October 27, 2009
We have previously discussed the dangers of increasing taxation in places like New York city. Now it appears that the city is facing a tax-version of the China Syndrome where over-taxation may be causing wealthier families to flee, which increases the need for higher taxes on those remaining.
I remain concerned about the incredible spending in Congress and rising taxes in the states as politicians seem to have lost any sense of proportion or balance in buyouts, recovery bills, and public spending. Even the Washington Post is now warning of a “debt tsunami” as the Administration drives up the deficit — already pushed to extremes by George Bush. We are now piling on debt faster than gross domestic product and the CBO is reporting that the publicly held debt of the U.S. government will reach 82 percent of GDP by 2019 — roughly double what it was in 2008. Yet, the Administration is still piling on spending bills and new programs with enthusiastic support from the Democrats. Countries like China have been complaining for months about the disastrous spending spree in the United States and debt overload, here.
The Democrats have been calling for more taxation on the national level which will likely not only drive down some investment but drive many voters back into the arms of the GOP. Obviously, this is hardly fair given the ruinous spending and economic policies of the Bush Administration, but Democrats have shown little restraint in either spending or taxation proposals.
While politicians often insist that they are demanding that people pay their fair share (which is valid in many instances), it often ignores that a small percentage of taxpayers pay the vast majority of taxes. Somewhere between 39 percent and 50 percent of Americans pay no federal income taxes at all. This is not to belittle the fact that there is a huge disparity in wealth, but cities like New York risk a meltdown over these heavy taxation approaches. In addition to new heavy taxes for the city, New York state is ramping up taxes, here.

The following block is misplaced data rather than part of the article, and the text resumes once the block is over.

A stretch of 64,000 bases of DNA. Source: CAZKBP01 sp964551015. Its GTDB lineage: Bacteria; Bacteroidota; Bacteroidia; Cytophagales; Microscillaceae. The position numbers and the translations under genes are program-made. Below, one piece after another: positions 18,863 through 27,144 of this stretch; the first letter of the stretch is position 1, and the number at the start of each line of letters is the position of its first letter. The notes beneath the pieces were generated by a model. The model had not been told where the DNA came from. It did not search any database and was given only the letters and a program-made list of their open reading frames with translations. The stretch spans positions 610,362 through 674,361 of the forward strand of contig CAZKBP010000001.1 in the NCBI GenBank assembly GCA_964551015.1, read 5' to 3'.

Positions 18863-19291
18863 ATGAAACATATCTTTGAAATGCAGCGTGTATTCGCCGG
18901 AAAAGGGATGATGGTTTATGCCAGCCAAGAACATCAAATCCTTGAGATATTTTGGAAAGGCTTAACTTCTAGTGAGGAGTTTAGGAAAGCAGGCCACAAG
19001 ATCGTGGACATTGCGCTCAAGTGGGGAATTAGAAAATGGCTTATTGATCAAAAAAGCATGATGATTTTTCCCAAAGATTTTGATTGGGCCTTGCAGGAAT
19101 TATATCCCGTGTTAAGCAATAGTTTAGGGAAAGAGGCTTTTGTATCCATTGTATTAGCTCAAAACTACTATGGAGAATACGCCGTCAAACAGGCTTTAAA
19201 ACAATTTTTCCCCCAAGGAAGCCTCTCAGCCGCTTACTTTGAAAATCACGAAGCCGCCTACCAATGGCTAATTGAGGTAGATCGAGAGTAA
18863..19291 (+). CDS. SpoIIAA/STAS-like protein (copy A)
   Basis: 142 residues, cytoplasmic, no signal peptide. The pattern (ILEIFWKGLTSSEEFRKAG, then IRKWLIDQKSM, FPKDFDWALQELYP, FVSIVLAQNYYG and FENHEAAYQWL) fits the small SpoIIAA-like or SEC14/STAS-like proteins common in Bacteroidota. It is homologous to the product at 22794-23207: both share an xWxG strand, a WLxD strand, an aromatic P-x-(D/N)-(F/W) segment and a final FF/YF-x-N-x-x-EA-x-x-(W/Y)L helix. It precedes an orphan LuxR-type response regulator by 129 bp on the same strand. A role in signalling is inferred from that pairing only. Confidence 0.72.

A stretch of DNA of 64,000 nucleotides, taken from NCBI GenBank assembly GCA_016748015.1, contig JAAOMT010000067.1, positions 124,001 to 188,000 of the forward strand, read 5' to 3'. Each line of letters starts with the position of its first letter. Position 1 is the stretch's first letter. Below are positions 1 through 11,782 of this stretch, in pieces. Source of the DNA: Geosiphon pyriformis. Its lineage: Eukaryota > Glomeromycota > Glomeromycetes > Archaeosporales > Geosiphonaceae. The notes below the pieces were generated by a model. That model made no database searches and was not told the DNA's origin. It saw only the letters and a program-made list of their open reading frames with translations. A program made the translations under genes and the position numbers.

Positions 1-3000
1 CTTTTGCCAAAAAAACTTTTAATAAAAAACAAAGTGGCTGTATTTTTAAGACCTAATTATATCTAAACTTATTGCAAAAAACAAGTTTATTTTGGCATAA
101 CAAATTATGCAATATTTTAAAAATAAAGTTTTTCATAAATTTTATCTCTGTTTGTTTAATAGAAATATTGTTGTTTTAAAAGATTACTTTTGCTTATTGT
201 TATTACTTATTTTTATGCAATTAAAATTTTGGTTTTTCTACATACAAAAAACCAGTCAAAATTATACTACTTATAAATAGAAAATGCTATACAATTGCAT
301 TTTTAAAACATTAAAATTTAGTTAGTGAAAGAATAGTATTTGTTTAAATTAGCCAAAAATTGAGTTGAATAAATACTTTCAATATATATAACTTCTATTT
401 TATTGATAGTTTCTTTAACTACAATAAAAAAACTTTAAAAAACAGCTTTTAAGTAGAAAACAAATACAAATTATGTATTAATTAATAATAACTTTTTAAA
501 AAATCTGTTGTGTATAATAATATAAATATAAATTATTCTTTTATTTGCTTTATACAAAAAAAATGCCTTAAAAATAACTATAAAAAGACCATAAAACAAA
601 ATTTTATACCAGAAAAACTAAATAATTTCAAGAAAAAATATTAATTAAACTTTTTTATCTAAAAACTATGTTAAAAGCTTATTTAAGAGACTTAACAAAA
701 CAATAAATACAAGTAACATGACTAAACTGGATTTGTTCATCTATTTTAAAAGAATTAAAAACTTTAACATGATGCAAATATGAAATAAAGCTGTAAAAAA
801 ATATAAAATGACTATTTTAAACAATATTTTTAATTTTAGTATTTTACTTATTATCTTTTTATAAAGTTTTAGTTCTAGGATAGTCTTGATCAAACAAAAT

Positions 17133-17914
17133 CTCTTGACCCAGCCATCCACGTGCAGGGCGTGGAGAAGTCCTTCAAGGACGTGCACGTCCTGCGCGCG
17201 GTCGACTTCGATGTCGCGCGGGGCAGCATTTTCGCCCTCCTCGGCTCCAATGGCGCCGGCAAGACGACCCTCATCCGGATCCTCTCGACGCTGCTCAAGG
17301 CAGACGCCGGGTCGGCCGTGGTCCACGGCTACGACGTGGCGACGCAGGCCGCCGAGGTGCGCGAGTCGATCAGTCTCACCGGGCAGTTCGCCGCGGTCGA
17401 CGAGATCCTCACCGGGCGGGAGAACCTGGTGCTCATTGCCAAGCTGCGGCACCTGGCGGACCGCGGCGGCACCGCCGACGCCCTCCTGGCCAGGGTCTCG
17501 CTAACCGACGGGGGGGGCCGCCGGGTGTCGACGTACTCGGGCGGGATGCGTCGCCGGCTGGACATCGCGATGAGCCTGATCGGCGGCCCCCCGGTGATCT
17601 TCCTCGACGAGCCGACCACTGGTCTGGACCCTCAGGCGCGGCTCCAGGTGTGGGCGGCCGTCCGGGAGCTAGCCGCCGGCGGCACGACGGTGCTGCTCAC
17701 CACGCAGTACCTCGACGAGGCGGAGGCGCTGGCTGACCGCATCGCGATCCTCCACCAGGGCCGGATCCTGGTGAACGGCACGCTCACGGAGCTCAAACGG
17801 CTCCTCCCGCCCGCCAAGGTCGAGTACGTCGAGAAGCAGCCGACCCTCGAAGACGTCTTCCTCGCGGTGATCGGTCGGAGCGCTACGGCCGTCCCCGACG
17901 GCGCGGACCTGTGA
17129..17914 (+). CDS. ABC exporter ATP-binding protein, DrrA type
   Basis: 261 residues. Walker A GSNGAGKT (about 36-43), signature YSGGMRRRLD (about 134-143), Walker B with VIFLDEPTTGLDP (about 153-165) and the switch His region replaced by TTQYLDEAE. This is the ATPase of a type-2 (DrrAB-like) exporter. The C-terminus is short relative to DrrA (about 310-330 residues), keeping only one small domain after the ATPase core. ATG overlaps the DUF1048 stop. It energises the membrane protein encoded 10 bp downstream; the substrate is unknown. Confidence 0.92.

More than 1.5 million state residents left for other parts of the United States from 2000 to 2008 and, of those, 1.1 million, were former residents of New York City — meaning one out of seven city taxpayers moved out.
The problem is that, in terms of only income taxes, the top ten percent of taxpayers pay over 70% of the taxes, here. The top twenty-five percent pay roughly 87%. Not only are those citizens more able to move to more attractive jurisdiction, but they are also the financial engines for recovery for cities like New York. (This obviously does not include sale taxes and other form of taxes, but the rising taxation levels appear to have had their predictable impact). Once the city tops out on tax levels, those wealthier individuals remaining may not like the city service cutbacks due to the smaller tax base — further encouraging migration. The fact is that New York needs these earners and they are leaving.
To make matter worse, the average Manhattan taxpayer who left the state earned $93,264 a year while the average newcomer to Manhattan earned only $72,726. You can do the math.